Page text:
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    On CryptpPad we chose not to use any kind of framework for mostly similar reasons. For us there is a realtime editing loop which must be fully synchronous otherwise a keystroke can slip in between read and write of the DOM which will cause lost characters. Furthermore we didn’t find any framework which seemed like it would last long enough and be flexible enough for our needs.

    We ended up using only vanilla javascript ES5 (no compiling) and requirejs which allows us to serve almost entirely immutable content with 1 year cache headers and the js which is in your browser is exactly what we wrote, even with the comments.

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      The article touches on exactly why you have to use a framework…the application supports Firefox and Chrome, but not Edge or Safari. Browsers other than Firefox and Chrome make up something like 30% of the browser market share. Leaving 30% of your potential customer base on the table might make sense in this case, but I don’t think it’s viable for most applications.

      The deal with frameworks is that they smooth over the cross-browser compatibility issues for you. Sure you can write your own compatibility layer, but that gets real expensive real quick.

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        Are there any frameworks that allow you to use webRTC on all browsers though? Because they stated that webRTC was the main reason they were not supporting edge and safari.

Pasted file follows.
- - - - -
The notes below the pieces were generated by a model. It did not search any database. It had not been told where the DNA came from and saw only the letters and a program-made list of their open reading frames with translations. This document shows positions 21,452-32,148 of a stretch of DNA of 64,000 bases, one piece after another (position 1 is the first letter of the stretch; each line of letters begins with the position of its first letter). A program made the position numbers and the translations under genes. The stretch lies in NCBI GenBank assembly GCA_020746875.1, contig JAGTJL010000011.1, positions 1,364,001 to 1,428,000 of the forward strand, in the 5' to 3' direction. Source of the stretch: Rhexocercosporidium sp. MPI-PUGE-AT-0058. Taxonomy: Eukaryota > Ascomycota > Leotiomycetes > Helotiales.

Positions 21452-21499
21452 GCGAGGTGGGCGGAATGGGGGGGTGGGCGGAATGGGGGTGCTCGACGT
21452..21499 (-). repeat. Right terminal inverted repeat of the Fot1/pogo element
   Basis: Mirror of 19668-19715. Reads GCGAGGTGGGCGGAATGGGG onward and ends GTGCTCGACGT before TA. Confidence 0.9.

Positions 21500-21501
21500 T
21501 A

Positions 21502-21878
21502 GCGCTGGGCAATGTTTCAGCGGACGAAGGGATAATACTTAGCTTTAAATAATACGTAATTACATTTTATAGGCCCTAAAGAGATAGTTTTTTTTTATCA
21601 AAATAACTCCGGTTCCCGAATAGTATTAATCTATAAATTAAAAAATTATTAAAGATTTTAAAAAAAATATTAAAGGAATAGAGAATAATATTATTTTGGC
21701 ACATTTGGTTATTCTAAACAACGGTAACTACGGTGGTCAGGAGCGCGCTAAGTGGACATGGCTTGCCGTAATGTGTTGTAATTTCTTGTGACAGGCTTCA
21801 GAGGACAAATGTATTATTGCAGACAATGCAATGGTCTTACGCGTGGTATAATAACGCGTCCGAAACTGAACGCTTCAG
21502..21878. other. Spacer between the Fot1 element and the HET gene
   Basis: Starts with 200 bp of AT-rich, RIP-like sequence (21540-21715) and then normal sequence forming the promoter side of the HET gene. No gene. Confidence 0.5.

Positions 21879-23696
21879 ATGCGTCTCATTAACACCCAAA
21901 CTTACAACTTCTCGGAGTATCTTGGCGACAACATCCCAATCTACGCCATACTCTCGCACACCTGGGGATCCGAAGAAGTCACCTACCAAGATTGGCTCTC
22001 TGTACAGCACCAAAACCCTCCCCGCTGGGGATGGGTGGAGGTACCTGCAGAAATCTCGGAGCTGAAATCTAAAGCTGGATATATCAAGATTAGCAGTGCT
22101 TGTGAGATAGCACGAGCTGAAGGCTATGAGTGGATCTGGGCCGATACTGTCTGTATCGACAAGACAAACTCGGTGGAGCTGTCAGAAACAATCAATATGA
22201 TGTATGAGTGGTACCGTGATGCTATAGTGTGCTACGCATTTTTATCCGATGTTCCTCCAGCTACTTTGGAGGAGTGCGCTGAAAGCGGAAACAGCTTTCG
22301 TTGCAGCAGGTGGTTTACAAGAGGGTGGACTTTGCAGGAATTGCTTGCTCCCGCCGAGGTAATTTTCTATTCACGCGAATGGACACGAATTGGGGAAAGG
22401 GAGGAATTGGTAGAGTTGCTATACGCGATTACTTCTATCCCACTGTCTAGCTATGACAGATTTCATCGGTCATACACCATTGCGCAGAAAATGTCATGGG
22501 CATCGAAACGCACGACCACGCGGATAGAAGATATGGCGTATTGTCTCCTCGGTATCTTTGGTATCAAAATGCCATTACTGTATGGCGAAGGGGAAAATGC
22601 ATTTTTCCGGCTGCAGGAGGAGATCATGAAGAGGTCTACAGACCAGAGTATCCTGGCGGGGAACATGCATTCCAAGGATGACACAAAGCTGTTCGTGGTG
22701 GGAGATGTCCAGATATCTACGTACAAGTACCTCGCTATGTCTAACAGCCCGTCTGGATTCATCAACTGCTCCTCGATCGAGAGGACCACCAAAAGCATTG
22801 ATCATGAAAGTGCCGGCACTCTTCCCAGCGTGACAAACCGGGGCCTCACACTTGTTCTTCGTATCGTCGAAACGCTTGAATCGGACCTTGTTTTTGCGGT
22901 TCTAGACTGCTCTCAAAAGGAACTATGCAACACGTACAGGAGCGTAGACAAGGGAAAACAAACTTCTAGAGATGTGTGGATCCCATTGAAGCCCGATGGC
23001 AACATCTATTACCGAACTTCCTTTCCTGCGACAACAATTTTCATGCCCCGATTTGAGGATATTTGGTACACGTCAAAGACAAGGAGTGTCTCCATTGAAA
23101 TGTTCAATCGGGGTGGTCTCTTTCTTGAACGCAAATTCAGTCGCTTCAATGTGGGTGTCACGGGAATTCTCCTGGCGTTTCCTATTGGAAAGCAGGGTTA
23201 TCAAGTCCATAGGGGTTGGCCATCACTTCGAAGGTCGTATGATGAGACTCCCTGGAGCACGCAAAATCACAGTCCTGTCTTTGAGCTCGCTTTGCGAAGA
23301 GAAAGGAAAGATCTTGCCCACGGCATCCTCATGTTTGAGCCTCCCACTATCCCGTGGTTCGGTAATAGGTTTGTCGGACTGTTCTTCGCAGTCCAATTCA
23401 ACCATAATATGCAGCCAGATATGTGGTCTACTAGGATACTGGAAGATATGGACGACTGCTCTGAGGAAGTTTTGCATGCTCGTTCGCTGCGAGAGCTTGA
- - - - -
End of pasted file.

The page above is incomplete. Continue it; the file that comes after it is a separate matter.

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          From the article:

          We also found that the vast majority of our users (95% of those surveyed) were happy to use Chrome if it “delivered a superior video conferencing experience.”

          Remember, real engineering includes finding out how much your users will put up with. It can be a lot more than you think. Caniuse helps a lot in the other set of cases. :)

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            “How bad can we make it?” :)

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            OTOH even with a framework, testing costs alone might make more than one or two browsers and versions impractical. In some cases it’s not unreasonable to specify which are supported and which are not.

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              What is the characteristic that frameworks have that helps cross-browser compatibility? The title says “Why we didn’t use a framework”, not “why we didn’t use third-party code”. Certainly frameworks have to concern themselves with, but so do libraries. The choice is between frameworks or libraries not between frameworks and write everything from scratch.

              Personally I favor libraries over frameworks.